Book Review: The Master Craftsman by Kelli Stuart

  • Title: The Master Craftsman
  • Author: Kelli Stuart
  • Where to buy: Amazon (affiliate link)
  • Genre: Christian Fiction, Women’s Fiction, Historical Fiction
  • Would I recommend: If you like a good historical read, you may enjoy this one, but the characters’ Christian faith isn’t clearly on display. If you prefer strong faith themes in your Christian fiction, this may not be the right read for you.


In 1917, Alma Pihl, a master craftsman in The House of Fabergé, was charged to protect one of the greatest secrets in Russian history–an unknown Fabergé Egg that Peter Karl Fabergé secretly created to honor his divided allegiance to both the people of Russia and the Imperial Czar’s family. When Alma and her husband escaped Russia for their native Finland in 1921, she took the secret with her, guarding her past connection to the Romanov family.

Three generations later, world-renowned treasure hunter Nick Laine is sick and fears the secret of the missing egg will die with him. With time running out, he entrusts the mission of retrieving the egg to his estranged daughter, Ava, who has little idea of the dangers she is about to face. As the stakes are raised, Ava is forced to declare her own allegiance–and the consequences are greater than she could have imagined.

This modern-day treasure hunt from award-winning author Kelli Stuart transports you into the opulent and treacherous world of the Russian Revolution to unearth mysteries long buried. 

My review:

I am a sucker for Russian history. I remember traveling to see the Catherine the Great exhibit in Memphis with my mother back in the early 1990s. Such opulence! Such treasure! Such beauty on display! It made an impression. So I jumped at the chance to read and review Kelli Stuart’s The Master Craftsman. A secret egg crafted by the master himself, Peter Karl Fabergé? A treasure hunt for this lost piece of history? Yes, please! Sadly, it didn’t quite hit on all cylinders for me.

First, the things I liked. The story is told in a dual-timeline fashion, and Stuart uses that technique to great effect. A portion of the past revealed would often provide information on the next clue our treasure hunters needed to move forward. I didn’t find the shifts between time periods too confusing, and I enjoyed the historical sections most of all. You hear about the Russian Revolution from the aristocrats’ point of view, and you hear about the impact it had on the everyday folks. Fabergé, as one of the royal family’s master artisans, wasn’t quite royalty, but had perks in life that the common folk were lacking. You never really hear the story from that perspective. In this telling, it sounds like being close to royalty wasn’t a benefit and might have even been a detriment to the Fabergé family.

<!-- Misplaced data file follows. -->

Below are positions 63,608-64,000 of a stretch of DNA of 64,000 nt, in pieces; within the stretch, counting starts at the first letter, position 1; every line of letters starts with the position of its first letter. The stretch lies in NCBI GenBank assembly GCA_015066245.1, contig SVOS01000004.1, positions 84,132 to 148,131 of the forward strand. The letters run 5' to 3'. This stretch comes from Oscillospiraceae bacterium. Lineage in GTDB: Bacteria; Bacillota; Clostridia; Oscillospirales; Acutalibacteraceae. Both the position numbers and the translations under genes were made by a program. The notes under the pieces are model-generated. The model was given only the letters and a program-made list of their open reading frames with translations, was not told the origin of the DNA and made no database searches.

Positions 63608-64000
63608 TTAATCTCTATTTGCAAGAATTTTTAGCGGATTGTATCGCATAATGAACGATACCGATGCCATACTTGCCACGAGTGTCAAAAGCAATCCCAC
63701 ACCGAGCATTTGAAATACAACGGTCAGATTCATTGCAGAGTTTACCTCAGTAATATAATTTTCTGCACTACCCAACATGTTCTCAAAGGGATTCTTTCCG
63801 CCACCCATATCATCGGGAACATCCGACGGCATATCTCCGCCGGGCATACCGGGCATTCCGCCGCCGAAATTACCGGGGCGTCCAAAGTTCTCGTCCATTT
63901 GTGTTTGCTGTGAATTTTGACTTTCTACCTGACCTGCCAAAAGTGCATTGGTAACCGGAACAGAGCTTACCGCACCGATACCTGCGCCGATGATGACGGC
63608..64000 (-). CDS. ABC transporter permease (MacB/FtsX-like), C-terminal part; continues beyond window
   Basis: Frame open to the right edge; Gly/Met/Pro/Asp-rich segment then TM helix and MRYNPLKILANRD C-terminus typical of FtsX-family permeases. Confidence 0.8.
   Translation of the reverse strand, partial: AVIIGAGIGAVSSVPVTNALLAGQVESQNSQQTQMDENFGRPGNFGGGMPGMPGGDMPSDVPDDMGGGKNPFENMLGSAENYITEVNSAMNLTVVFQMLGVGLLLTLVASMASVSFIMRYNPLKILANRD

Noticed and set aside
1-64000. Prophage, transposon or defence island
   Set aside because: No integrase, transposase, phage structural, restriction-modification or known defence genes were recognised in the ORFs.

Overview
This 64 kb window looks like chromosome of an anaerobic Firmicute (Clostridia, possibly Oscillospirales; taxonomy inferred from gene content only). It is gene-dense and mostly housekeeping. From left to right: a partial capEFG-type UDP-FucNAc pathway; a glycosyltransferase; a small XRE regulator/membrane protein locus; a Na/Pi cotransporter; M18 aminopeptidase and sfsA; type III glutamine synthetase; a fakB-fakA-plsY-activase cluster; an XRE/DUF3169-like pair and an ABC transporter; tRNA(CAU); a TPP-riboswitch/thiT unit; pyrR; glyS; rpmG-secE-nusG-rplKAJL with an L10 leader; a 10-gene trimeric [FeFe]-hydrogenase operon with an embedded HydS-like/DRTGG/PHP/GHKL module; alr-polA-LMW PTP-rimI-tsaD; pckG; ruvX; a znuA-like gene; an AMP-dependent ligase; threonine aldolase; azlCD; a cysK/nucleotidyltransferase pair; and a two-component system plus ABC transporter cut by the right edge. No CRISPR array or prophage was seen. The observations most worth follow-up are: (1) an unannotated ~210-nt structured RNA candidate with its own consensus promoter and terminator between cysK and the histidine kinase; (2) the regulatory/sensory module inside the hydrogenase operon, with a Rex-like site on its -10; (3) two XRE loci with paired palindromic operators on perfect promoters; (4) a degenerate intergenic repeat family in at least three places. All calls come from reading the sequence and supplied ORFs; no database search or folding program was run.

The treasure hunt was also a pretty good adventure! There are clues to be figured out, a little bit of cyber sleuthing to be done, and some pretty nasty bad guys to be faced down. It offered some nice suspenseful moments, and I was invested in the outcome. I also appreciated that an older character (closer to my age!) was involved in the hunt. Good not to let the youngsters have all the adventure!

Now for what didn’t really work for me. My biggest disappointment is the distinct lack of a strong faith underlying any of the characters’ actions. Nick Laine, a renowned treasure hunter, bailed on his family years ago to chase the dream and the goods. Now that he’s dying of cancer, he hopes to reunite with his estranged ex-wife, Carol, and daughter, Ava. My goodness, what a golden opportunity there for characters to act out their faith and portray a beautiful moment of reconciliation and redemption of the years they had lost. Did that happen? Nope. There may have been a couple of mentions given to prayer, and Carol cautions against the use of swearing as “unnecessary language.” But none of the characters portray any sort of real faith in God or any sort of reliance on Him, even in really hairy situations. If you like your Christian fiction more overtly Christian, keep in mind that you won’t find that here.

It also bothered me that Ava tended to take advantage of her neighbor, Zac. He obviously had feelings for her, and she knew it, but it felt to me like she played on his feelings when it was advantageous for her. She was slobbering all over Xander, their treasure hunt guide, very nearly from his first appearance. She persisted even when Carol tried to remind her more than once that hey, maybe you need to tone that down, knowing that Zac is clearly hooked on you. I know, the heart wants what the heart wants. But that part of the storyline seemed almost high schoolish in the way Ava so visibly crushed on Xander and ignored how Zac felt.

In summary: Interesting historical detail, vivid imagining of what Fabergé’s life might have actually been like during the Revolution, lots of adventure with the treasure hunt, minimal mention of the Christian faith, and Ava came across as kind of a mean girl to Zac a lot of the time. I enjoyed it enough to give it three stars. Had the faith component been more prominent and fleshed out, my rating would have bumped up to four stars. Read it for the adventure, not the faith.

Disclaimer: I received a complimentary copy of this book from the publisher, Revell. All opinions here are mine, and I don’t say nice things about books I don’t actually like.

This entry was posted in Adventure, Book Reviews, Christian Fiction, Historical Fiction, NetGalley, Revell, Revell Reads, Women's Fiction and tagged , , , , , , . Bookmark the permalink.

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